EYFS Activities - An A to Z of learning: U is for understanding the world around them

The Rachel Keeling Nursery School team
Tuesday, November 23, 2021

For children, understanding the world around them is about the people, communities, places and environment, says the Rachel Keeling Nursery School team

Children have been engaged in activities including investigating spiders and harvesting food from the allotment
Children have been engaged in activities including investigating spiders and harvesting food from the allotment

At Rachel Keeling, understanding the world around them begins before children even start school when we visit children and their families to find out a little bit about them and their family: Where are they from? What languages do they speak? What do they like to do? Who lives with them?

We work hard to involve families in the journey ahead, building positive relationships and valuing their contributions. We recognise that families come in so many different and wonderful shapes and sizes, made up of different people. We greet each family with love and openness.

We widen children’s experiences of people: the staff team and their peers. It is really important we support children in learning the names and faces of the new people in their lives. We do this by playing games and reading books together, circle time and small group experiences such as making playdough, painting and parallel play sessions. In addition, the fact children see us welcome their family into nursery each day at drop-off and pick-up time sends out a powerful message.

The part our Special Book plays in this is essential. The Special Book is the child’s learning record at school that is shared between home and school. It helps to build a picture of each child, their interests, skills and learning priorities. Each child’s book is so unique, just like them. Children can access them throughout the day and they are filled with photographs and examples of learning. Children will look through them finding photographs of their special people and share them with others often.

LOCAL COMMUNITY

As children are settled, we widen their circle further to our local community. Through trips to the shops and looking at bus and Tube routes we often find out children have extensive knowledge about the world beyond the school gate. Whether it be Mark at the fruit and veg stall who sells them their favourite apples, the fact that they need to get the District Line to Cannon Street to get to their Auntie Frida’s office, or that Globe Primary School where their brother goes is ‘just around the corner’.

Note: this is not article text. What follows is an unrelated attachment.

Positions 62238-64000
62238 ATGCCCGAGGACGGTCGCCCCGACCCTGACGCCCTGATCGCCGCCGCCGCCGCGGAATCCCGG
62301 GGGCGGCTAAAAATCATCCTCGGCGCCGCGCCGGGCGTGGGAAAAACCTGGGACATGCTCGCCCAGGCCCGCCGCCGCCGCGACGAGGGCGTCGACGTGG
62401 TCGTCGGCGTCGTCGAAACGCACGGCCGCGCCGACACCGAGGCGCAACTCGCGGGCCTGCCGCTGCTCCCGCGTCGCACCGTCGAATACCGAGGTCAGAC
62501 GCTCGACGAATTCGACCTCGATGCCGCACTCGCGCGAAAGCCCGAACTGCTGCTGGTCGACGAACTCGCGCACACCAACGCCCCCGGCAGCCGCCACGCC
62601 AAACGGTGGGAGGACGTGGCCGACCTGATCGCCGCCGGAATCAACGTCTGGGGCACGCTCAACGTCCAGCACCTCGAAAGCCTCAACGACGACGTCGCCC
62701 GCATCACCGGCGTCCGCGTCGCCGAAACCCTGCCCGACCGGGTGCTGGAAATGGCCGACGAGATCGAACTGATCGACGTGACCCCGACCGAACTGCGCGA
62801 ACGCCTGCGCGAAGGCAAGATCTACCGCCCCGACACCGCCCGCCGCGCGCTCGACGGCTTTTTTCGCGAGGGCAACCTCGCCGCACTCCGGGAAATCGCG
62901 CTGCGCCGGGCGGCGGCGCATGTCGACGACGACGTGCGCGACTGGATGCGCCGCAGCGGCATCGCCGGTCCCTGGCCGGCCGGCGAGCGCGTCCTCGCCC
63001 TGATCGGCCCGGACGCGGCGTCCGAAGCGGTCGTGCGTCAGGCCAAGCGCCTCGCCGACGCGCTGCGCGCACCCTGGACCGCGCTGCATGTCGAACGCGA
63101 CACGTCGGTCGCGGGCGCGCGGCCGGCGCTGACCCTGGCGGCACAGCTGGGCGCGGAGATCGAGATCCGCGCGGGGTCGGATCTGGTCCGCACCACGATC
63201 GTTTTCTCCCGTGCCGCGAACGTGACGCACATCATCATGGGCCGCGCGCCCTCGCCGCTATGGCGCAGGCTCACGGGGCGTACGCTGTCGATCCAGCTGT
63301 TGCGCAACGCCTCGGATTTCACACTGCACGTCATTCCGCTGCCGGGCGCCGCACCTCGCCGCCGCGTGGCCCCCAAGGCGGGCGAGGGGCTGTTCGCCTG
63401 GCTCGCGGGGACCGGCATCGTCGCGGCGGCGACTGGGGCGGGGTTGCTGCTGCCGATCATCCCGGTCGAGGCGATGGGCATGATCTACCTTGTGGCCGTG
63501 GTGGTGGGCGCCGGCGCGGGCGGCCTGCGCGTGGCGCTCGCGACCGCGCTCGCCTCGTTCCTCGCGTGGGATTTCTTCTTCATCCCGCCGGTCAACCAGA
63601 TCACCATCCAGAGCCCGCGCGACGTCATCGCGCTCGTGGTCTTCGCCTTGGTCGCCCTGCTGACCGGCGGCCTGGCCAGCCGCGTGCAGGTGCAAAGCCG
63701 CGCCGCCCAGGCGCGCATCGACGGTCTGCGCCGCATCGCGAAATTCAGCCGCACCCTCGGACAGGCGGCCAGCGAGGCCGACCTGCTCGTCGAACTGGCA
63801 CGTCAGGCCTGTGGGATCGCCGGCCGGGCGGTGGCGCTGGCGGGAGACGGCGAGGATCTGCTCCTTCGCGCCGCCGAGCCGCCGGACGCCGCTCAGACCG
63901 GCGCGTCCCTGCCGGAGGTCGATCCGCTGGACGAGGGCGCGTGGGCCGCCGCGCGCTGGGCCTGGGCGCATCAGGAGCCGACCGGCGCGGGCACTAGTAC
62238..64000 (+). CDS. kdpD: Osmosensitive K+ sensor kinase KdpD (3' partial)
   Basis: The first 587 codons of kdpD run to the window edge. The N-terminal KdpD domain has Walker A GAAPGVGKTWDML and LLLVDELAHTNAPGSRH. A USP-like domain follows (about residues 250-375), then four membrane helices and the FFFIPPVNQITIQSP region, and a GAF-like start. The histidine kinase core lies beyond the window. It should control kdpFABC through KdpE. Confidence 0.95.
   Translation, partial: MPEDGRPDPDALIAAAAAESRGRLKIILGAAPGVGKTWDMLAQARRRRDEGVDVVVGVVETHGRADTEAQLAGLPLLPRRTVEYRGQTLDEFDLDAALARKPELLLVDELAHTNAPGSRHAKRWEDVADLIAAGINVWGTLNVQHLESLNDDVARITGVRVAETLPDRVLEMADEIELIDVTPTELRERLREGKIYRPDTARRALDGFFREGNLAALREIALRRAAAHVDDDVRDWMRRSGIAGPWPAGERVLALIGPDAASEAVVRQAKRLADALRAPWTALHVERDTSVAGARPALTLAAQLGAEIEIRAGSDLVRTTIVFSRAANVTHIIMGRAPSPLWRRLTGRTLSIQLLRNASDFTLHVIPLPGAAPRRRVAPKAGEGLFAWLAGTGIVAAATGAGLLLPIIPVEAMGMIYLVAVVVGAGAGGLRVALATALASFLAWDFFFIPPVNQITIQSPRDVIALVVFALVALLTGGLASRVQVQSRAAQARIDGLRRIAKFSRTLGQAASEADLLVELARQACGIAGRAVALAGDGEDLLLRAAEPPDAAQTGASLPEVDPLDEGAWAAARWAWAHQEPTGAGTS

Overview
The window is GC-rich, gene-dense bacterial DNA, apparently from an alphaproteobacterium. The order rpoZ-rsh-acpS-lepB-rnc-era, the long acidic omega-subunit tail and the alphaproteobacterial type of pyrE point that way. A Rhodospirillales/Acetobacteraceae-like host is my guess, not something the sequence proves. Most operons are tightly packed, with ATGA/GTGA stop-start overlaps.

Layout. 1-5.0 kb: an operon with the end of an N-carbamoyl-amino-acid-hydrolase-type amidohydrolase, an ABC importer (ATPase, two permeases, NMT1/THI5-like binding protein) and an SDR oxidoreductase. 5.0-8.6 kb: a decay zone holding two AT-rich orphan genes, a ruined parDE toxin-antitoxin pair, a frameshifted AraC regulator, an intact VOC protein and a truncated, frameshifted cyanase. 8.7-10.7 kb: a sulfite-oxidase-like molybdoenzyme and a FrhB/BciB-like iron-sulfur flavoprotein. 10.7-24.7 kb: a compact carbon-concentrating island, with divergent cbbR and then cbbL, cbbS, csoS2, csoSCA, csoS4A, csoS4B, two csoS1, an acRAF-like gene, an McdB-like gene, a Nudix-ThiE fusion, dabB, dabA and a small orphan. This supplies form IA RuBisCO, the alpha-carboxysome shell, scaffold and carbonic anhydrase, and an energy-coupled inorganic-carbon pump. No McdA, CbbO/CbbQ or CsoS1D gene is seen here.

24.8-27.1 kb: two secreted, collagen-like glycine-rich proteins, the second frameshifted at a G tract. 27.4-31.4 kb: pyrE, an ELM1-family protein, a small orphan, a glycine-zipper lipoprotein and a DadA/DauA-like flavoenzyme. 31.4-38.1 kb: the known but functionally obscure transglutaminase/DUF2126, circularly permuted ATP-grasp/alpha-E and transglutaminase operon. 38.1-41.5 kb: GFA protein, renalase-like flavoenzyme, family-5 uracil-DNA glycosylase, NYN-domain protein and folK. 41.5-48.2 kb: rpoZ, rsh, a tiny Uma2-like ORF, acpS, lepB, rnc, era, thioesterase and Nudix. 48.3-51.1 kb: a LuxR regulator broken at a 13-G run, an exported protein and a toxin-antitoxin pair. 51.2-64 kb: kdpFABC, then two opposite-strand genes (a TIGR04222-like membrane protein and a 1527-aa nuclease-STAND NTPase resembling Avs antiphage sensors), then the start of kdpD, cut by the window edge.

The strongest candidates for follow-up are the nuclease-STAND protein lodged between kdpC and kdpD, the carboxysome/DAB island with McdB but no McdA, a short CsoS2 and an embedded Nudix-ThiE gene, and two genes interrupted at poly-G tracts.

Pre-pandemic, we would involve the children in all the shopping for the school. ‘Shopper of the Week’ was a systematic and very effective learning experience where children would write the shopping lists needed for school for the week, go to the office to collect the money and then set about visiting our local shops – this is one of the benefits of being situated adjacent to a 1960s precinct. Children would be able to share their knowledge about the shops, people and public transport routes as they shopped. The process would continue as they returned to school, carrying the shopping in their backpacks and hand in the receipts to the office, signing off the forms themselves! Local trips are a hugely valuable resource, dependent on the size and staffing levels of your setting.

LEARNING ABOUT NATURE

We are so lucky to have a beautiful, large and mature garden which means we have flora and fauna aplenty to support learning. We follow the seasons and have a growing project in our allotment. This means children are busily engaged throughout the year clearing, planting, watering, tending, harvesting and enjoying produce. They also use this space to observe wildlife: insects, birds, amphibians, rodents (sometimes!), squirrels, cats and foxes. Children love to observe and use information books to label and find out more.

Whether it’s Halloween potions in the mud kitchen or sweeping leaves to clear a path for the bikes, there are endless opportunities for learning about nature. As I type, I can smell potatoes children harvested being baked in a fire bowl in the garden.

RESEARCH PROJECTS

As children make rapid and sustained progress, they develop a sense of agency. We support children to engage in research projects about things they love. Last term, children were involved in investigating spiders, why lions have manes, the moon and different types of bread they could bake. All these ideas came from the children and they were enabled by sensitive adults to use the resources in school.

A side note: we are mindful when it comes to technology. We have two iPads that are occasionally used with an adult to research. Other than that, books are used to find information.

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